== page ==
That’s what Alan Watts, quoted above, was getting at when he recounted the parable of the Chinese Farmer (HT Brain Pickings and Open Culture):
Once upon a time there was a Chinese Farmer who lost a horse that ran away. And all the neighbors came around that evening and said “That’s too bad.” And he said, “Maybe.”
The next day the horse came back and brought seven wild horses with it. And all the neighbors came around and said, “Why that’s great, isn’t it?” And he said, “Maybe.”
The next day his son was attempting to tame one of those horses and was thrown and broke his leg. And all the neighbors came around and said, “Well that’s too bad, isn’t it?” And the farmer said, “Maybe.”
And the next day the conscription officers came around looking for people for the army and they rejected his son because he had a broken leg. And all the neighbors came around in the evening and said, “Isn’t that wonderful?” And he said, “Maybe.”
Running a business is just like this and as such, I don’t spend much time thinking in terms of gains or losses.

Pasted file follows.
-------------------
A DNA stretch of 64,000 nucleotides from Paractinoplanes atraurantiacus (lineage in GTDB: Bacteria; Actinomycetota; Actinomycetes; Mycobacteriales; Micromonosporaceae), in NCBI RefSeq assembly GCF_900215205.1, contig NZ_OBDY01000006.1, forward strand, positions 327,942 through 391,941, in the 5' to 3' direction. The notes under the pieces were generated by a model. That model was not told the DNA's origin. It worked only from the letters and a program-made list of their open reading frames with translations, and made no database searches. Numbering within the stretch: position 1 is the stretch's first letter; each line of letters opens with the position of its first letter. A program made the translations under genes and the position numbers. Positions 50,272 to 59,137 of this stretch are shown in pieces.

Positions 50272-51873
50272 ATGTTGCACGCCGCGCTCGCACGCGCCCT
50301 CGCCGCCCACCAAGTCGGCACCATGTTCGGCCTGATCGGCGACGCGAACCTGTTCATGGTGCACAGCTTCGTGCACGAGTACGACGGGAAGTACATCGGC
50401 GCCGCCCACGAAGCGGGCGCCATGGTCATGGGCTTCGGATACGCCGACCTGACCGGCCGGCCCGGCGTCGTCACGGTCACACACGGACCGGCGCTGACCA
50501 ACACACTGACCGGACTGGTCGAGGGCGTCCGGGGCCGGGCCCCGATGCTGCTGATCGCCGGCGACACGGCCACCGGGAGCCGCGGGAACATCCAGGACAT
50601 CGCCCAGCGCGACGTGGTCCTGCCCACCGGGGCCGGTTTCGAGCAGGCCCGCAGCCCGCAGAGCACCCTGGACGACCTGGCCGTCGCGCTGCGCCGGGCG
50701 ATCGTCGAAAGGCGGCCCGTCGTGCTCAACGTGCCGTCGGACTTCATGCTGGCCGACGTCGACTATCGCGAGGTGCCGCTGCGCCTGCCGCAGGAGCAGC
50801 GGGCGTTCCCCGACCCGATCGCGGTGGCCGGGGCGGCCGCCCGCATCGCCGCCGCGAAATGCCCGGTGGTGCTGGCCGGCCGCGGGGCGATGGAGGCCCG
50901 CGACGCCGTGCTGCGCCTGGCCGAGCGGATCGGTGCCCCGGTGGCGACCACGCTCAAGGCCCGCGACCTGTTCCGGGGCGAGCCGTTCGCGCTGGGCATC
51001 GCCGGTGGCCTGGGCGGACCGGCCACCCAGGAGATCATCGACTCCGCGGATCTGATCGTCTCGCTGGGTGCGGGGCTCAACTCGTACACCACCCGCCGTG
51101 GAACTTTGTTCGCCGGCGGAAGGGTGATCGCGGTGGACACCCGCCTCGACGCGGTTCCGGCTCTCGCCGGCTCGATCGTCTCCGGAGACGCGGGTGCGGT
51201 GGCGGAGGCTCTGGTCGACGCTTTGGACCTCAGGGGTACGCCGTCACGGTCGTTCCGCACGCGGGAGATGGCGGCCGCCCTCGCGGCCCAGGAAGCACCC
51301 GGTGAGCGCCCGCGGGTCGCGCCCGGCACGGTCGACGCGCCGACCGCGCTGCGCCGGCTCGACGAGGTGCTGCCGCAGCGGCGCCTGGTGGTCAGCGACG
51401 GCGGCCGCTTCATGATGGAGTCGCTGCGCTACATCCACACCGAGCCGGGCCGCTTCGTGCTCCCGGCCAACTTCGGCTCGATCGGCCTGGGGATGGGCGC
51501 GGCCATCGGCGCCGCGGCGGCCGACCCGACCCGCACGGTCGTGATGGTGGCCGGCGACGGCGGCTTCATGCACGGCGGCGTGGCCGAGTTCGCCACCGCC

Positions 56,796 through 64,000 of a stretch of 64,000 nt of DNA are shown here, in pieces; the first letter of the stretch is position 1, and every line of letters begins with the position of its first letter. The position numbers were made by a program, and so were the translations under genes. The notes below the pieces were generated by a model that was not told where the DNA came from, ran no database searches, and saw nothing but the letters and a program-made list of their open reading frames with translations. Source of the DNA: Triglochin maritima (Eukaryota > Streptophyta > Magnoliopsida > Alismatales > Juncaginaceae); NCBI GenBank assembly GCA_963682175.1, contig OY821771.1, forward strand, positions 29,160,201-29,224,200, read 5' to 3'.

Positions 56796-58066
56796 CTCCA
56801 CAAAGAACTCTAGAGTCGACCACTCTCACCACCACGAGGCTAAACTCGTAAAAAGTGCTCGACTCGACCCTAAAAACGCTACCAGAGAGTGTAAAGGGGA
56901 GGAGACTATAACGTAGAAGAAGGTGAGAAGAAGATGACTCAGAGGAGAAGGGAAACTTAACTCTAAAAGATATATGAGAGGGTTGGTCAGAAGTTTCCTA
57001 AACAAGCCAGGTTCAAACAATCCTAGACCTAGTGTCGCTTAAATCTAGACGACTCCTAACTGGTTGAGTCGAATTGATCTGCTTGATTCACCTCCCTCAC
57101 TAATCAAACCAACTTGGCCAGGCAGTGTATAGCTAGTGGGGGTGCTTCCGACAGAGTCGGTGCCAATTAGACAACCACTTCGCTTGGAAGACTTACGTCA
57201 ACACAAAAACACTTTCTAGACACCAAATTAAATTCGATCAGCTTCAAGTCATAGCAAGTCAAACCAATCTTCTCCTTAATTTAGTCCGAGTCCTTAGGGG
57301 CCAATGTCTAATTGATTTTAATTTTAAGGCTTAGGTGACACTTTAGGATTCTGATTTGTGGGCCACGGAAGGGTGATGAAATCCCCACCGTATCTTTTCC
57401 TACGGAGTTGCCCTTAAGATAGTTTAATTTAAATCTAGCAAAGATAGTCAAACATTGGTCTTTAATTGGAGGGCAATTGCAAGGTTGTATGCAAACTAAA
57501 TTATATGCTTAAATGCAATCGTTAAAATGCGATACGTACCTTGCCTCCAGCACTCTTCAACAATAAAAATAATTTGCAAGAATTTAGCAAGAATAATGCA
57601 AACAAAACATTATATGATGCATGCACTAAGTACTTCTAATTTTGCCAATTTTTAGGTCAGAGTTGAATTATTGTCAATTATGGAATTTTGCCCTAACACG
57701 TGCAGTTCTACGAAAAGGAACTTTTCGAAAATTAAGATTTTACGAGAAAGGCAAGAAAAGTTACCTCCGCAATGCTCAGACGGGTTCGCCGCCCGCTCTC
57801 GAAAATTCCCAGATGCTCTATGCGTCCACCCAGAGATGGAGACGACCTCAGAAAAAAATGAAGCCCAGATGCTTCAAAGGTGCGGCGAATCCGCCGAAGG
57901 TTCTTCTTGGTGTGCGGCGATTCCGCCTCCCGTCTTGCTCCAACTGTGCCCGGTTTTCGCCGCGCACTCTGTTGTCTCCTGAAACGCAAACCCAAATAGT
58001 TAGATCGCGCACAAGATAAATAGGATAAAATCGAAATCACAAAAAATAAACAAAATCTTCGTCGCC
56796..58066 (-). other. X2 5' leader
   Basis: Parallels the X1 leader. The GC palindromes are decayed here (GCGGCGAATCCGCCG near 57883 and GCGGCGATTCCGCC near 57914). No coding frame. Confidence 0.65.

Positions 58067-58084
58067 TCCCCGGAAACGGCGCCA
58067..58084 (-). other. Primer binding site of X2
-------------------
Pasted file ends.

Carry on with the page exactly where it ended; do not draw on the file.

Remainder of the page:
We just got a contract. Isn’t that wonderful? Maybe.
Example: Last year we were awarded a contract for an incredibly complex CNC machined titanium part but, having grossly underestimated the amount of money it would cost to bring online, the part has caused us significant financial strain.
Our bank just cut our line of credit. Isn’t that terrible? Maybe.
Example: In the middle of the last recession, while our bank was being supported by the Federal Government, they cut our line of credit. We worked hard to establish a relationship with a more locally minded bank and, as a result of consolidating all of our loans, saved thousands of dollars a month in expenses.
Funny thing, years later on a business trip to Healdsburg, California, I’m almost positive I spotted my old Porsche parked in the main square. I wasn’t able to stay and figure out if in fact, it was mine, although, had I met the owner, I would have loved to have shared my story about the car, Greg, and the lessons learned.
Before I check out for the week, here is Alan Watts in his own words telling the story of the Chinese Farmer.
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The Story of the Chinese Farmer from Sustainable Human on Vimeo.